The entire state assembly was up for reelection in November 2012. And here we were, in the fall of 2012, with Assemblyman Nelson Castro’s guilty plea still sealed, his wearing a wire still secret, his cooperation still unknown. As the election neared, we had a decision to make. Do we compel [his] resignation to allow a non-corrupt officeholder to take his place? Or do we continue the secret investigation? It was not an easy question to answer. The case was not ready. To stop now or to unseal the charges against Castro could spook the Russians and halt the collection of damning evidence. It would warn the other assemblyman, Eric Stevenson. Also, apart from the case we were developing against the Russians, Nelson Castro was attempting to help us investigate other individuals, and those investigations were at a very early stage…. If we did nothing, we would be arguably complicit in the reelection of a corrupt figure who we knew would not finish out his term.
Was it fair to deprive Castro’s constituents of a different and hopefully more honest representative for some number of months as the investigation progressed—that is, before Castro’s guilty plea was unsealed and before he resigned from office? Was it appropriate to deny another presumably noncorrupt individual from taking that office sooner? Was it fair to Stevenson’s constituents to permit him to continue to serve as the Castro case remained sealed and the investigation progressed? And would it have been fair if the Castro case was revealed too early—and Stevenson was not prosecuted as a result, though prosecutors had good evidence that Stevenson was corrupt, too? As Bharara reflected, “did we defraud the public or do a public service?”
What’s more, did prosecutors obey or violate the Justice Department policy? It seems as if the Southern District of New York advantaged at least one candidate (Castro) and disadvantaged another (Castro’s opponent) by keeping the case sealed and continuing the investigation. For what it is worth, we think Bharara made the right choice and did a public service. But the second question—did prosecutors violate the policy?—is exceptionally difficult.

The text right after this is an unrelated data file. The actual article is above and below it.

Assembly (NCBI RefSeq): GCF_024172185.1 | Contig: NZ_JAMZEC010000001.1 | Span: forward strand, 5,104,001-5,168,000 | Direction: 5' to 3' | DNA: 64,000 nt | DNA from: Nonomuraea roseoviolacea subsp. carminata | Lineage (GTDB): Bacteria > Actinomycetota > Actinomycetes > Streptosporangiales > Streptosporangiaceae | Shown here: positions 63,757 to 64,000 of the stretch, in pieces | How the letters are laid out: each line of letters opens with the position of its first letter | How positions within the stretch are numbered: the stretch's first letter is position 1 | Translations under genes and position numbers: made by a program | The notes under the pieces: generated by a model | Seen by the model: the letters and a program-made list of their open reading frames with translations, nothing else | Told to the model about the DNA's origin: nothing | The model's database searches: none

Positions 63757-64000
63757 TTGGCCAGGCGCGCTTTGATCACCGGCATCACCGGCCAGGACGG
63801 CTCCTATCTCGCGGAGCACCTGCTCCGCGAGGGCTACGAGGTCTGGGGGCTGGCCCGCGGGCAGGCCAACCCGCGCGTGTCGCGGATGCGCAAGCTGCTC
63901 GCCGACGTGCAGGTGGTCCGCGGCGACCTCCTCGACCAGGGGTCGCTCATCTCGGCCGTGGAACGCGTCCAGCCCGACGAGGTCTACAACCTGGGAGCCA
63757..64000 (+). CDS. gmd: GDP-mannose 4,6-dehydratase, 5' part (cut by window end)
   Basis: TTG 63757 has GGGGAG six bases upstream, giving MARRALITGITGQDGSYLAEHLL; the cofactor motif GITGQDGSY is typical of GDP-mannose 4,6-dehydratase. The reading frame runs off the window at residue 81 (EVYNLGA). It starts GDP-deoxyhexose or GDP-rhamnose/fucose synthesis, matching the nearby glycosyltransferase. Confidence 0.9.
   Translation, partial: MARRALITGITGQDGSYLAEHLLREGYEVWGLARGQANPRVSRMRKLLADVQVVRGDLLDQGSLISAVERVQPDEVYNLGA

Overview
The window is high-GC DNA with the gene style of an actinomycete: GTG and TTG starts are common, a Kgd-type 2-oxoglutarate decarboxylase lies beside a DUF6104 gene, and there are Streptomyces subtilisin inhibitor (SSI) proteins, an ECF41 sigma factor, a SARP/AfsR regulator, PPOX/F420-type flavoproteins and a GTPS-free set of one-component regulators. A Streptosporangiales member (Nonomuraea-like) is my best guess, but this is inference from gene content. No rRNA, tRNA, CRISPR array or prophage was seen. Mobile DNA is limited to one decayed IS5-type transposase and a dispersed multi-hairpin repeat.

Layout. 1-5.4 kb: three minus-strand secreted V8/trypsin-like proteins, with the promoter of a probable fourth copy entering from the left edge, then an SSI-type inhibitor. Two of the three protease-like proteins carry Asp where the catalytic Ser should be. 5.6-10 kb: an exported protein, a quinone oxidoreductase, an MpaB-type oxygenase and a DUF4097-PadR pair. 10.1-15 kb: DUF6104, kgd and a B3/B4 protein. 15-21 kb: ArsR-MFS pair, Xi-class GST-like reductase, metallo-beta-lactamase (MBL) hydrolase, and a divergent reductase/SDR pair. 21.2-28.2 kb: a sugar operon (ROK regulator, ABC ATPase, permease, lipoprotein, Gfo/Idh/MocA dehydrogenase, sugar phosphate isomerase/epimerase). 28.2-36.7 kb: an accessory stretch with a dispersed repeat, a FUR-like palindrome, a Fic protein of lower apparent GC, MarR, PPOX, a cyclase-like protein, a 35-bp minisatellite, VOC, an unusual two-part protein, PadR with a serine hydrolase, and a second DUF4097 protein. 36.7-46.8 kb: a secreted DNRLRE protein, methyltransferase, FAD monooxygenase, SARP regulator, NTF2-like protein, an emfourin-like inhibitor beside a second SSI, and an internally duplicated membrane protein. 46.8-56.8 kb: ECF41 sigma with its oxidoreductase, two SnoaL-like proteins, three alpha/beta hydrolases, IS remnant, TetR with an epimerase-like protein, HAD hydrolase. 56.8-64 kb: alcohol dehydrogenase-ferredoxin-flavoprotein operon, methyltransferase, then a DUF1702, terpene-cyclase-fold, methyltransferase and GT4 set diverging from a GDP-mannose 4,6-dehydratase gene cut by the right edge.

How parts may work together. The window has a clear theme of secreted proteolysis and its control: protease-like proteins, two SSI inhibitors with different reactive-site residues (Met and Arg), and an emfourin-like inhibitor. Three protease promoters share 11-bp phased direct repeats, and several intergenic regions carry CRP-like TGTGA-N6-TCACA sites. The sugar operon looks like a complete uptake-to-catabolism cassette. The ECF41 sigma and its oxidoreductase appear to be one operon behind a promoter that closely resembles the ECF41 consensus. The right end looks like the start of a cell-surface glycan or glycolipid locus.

And if the Castro case is difficult, how about a matter that is outside the heartland of the policy—like the issuance by the Justice Department of a report examining conduct prior to the 2016 election? In May 2019, Barr appointed U.S. Attorney for the District of Connecticut John Durham to examine the circumstances surrounding the investigation of the Trump campaign’s connections with Russia. Durham is a career prosecutor with an excellent reputation, has handled high-profile public corruption cases and undoubtedly knows Justice Department policy with respect to elections. Nor is this his first difficult or prominent assignment—Attorneys General Mukasey and Holder both previously tasked Durham with sensitive investigations for the Justice Department. (One of us, Rosenberg, was a witness in one matter.)
The public knows relatively little about what Durham is doing. Durham does not talk about his work publicly (with one disappointing and notable exception). Barr has said Durham’s findings will be released in a report. We worry that it will be released as an October surprise for the purpose of affecting the election—something the policy would normally forbid.
Barr has suggested that the release of the report just before the election would not violate Justice Department policy, because Durham is not focused on a particular candidate and the report is not for the purpose of interfering in an election. We see two problems here. First, as noted, the policy is not entirely clear. Prosecutors acting in good faith fully understand what the policy says and, separately, what it means, and have obeyed it. But Barr has room to argue that the release of the report is not an “overt investigative step” and that the policy is inapplicable because Durham is not pursuing “criminal charges” against Biden or Trump. We think, however, that this misses the point.
The second problem, and the larger one, is Barr. In the absence of a clear and unambiguous policy, prosecutors and agents have always relied on the “norms” of the Justice Department to do their work. Again, we understand both what the policy says and what it means—two different but related things. Stated another way, we understand both the letter and the spirit of the policy—stay very far away from elections. Norms govern the work of the Justice Department as much as laws and regulations and policies. But Barr has routinely ignored norms to serve a president who has continually and improperly interfered in the work of the Justice Department. Will Barr now ignore both what the policy says and what it means to advance the president’s political fortunes?
Certain things cannot easily be reduced to writing. Justice Potter Stewart could not devise a practicable definition of obscenity in Jacobellis v. Ohio, relying on his famous “I know it when I see it” construction to explain why the material at issue in that case was protected by the First Amendment and could not be censored. And though Stewart’s characterization lacked precision, we know what he said and we know what he meant. It made sense. The ethos of the Justice Department here makes sense, too. We hope that Barr understands, applies, and adheres to that ethos. We hope he will follow both what the policy says and what it means. Sadly, we doubt he will.